Before this DIY chair makeover, I didn’t necessarily know how to reupholster!
But, I figured, I have to start somewhere and thought a simple chair would be a good candidate vs. a more complicated wingback chair!
What made me slightly nervous about this upholstery project is that I wasn’t working with an old chair or a thrift store find.
This dining chair was already in really good shape and I loved the modern, clean lines. Sadly, the finish didn’t match any of my home decor and I always imagined how it would look with new fabric.
- Sewing Machine
- Krylon Snap & Spray
- Seam Ripper
- Fabric Shears
- Hand Stapler
- Optional: Rotary cutter, mat, and ruler
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Disassemble the Chair
The first thing you’ll want to do is take your chair apart! That is of course going to look different for everyone, but here’s how that process looked for me:
I flipped the chair upside down and used a hex wrench to loosen the screws that held the frame to the seat cushions. The frame completed separated from the chair seat. Easy peasy!!
Remove the Old Fabric
This part was simple! I used needle nosed pliers and got to work removing all the staples. The whole process took about 30 minutes to do.
You can also get a staple puller made specifically for reupholstering like this one. Using a staple remover like that would probably be the easiest way to do it!
Here’s how it looked after I removed the fabric!
Choose + Measure Upholstery
What is upholstery fabric?
Upholstery fabric is specifically for furniture and soft furnishings such as curtains or pillow cushions. Therefore, it is thicker, stiffer, and more durable than other fabrics.
How do I choose fabric for a chair?
First consider how much you’ll be using your chair(s). If it’s more decorative, you’ll have more options. If it’s a chair you plan to use every day, you’ll want to take durability very seriously!
A durable upholstery fabric will be tightly woven with a high rub score. Learn more about rub scores and pilling classes here!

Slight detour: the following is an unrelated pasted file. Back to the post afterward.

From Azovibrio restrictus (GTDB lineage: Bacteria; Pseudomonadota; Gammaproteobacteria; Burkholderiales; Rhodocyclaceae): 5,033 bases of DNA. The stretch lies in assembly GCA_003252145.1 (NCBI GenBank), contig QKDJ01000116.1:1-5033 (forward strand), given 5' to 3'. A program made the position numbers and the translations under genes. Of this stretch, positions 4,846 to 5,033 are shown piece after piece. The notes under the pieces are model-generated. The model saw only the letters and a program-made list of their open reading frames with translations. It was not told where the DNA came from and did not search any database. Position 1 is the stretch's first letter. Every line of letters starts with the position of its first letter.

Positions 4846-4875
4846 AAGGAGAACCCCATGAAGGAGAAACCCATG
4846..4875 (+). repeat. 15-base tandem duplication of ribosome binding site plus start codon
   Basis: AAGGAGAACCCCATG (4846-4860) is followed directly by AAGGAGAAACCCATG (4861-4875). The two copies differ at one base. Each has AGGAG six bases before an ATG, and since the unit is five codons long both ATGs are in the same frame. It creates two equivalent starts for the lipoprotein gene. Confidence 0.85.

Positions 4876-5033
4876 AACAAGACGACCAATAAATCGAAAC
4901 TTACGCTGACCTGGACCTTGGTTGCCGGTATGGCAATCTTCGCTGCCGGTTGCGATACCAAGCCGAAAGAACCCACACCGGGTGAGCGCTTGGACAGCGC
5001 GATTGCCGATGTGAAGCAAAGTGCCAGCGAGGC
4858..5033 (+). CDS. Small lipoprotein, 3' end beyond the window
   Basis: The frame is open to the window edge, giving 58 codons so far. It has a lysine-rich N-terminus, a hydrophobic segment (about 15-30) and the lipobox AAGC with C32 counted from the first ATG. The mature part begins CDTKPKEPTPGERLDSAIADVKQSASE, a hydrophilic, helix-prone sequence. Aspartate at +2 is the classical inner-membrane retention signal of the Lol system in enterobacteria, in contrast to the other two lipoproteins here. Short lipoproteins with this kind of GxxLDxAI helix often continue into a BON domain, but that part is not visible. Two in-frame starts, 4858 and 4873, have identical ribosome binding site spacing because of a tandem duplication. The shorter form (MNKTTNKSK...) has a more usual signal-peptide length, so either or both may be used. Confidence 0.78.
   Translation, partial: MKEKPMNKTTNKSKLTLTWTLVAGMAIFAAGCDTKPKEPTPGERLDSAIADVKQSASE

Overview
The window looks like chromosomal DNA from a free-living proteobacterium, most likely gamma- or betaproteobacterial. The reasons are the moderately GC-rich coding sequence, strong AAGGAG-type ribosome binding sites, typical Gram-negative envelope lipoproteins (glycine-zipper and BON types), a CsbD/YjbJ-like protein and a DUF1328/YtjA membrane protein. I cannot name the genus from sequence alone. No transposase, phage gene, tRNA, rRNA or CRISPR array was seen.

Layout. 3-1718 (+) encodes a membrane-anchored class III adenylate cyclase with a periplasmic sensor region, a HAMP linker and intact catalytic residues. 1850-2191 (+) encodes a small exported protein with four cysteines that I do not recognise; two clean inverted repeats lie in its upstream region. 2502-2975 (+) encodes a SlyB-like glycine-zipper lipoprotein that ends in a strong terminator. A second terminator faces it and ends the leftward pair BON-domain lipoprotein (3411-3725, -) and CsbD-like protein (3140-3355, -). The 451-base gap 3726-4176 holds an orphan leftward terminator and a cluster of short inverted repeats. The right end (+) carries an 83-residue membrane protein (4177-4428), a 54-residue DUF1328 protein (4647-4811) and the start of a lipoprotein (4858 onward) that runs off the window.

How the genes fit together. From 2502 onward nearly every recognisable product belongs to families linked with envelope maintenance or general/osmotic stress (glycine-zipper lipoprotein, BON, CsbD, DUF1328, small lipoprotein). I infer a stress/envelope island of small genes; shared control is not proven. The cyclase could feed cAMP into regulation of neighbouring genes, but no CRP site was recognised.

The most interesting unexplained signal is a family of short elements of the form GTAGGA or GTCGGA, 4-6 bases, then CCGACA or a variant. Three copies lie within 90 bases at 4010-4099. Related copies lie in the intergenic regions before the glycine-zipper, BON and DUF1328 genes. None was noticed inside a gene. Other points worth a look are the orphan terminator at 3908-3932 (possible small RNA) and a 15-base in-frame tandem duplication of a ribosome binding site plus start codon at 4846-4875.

In my case, this chair definitely doesn’t get daily use as it’s more of an accent chair. However, I want the upholstery to last and I have two cats so I wanted something durable!
I went with this high performance, 100% olefin fabric which is a very durable upholstery material! I’m also in LOVE with the design!
How do I measure for fabric?
Every project will look different of course, and I’m no expert, but here’s how I figured out how much fabric to order:
Find out the width of the fabric you’re using
Fabric is most commonly sold by the yard, but the width varies and it’s definitely important to know!
My fabric has a width of 54″ so I set one measuring tape to that length, and another to 36″ for one yard.
Once I did this, I realized 1 yard wasn’t going to be enough, so I set it to 1.5 yards and figured i’d just have a little extra fabric which never hurts! I’m explaining that more in this video:
Consider the pattern
Don’t forget to take into consideration the pattern. Since I chose a striped fabric, I needed to know which way the stripes were going and the direction I wanted them to go on my chair!
Using a solid color or random print fabric such as florals would be easier than a striped or grid pattern!
Frame of the Chair
Choosing a spray paint
This is the fun and easy part! I used Krylon’s Fusion All-in-One because of it’s strong adhesion, durability, and fast drying time!
As you can see, I had a few options I tested out first! Krylon has a ton of colors to choose from so I tried these neutrals:
At first I tested them out on some scrap wood trim!
I decided the otter brown was too light for what I was going for, so I narrowed it down to the other 3 options.
The satin black i’ve used many times as it’s my favorite black spray paint! So I tested the oil rubbed bronze (left) and coffee bean (right) on metal to get a better idea.
Look how shimmery the oil rubbed bronze is! It’s gorgeous!
Ultimately, I decided to go with the satin black because I felt it would match the aesthetic of my house better!
Tips for a smooth spray paint finish
Before anything else, I cleaned (this is my go-to cleaner!) and scuff sanded! Since this metal was already so shiny and smooth, I wanted to dull the surface a little for better paint adhesion.
You’ll notice it scratches up the metal a little but that’s perfectly fine! It’ll go away once you spray paint!
Be sure to use a tack cloth to get all the excess dust off before you spray paint!
For best results:
- Avoid spray painting on a windy day
- Shake the can well and test on cardboard before starting!
- Keep the can 10″ to 12″ away
- Use quick and steady sweeping motions
- Do multiple thin coats
- Try out this awesome spray paint gun!
This is how it looked after one coat! I ended up doing two coats and used just under one can of spray paint. Easy peasy!
Reupholster the Seat Cushion (Step-by-Step Guide)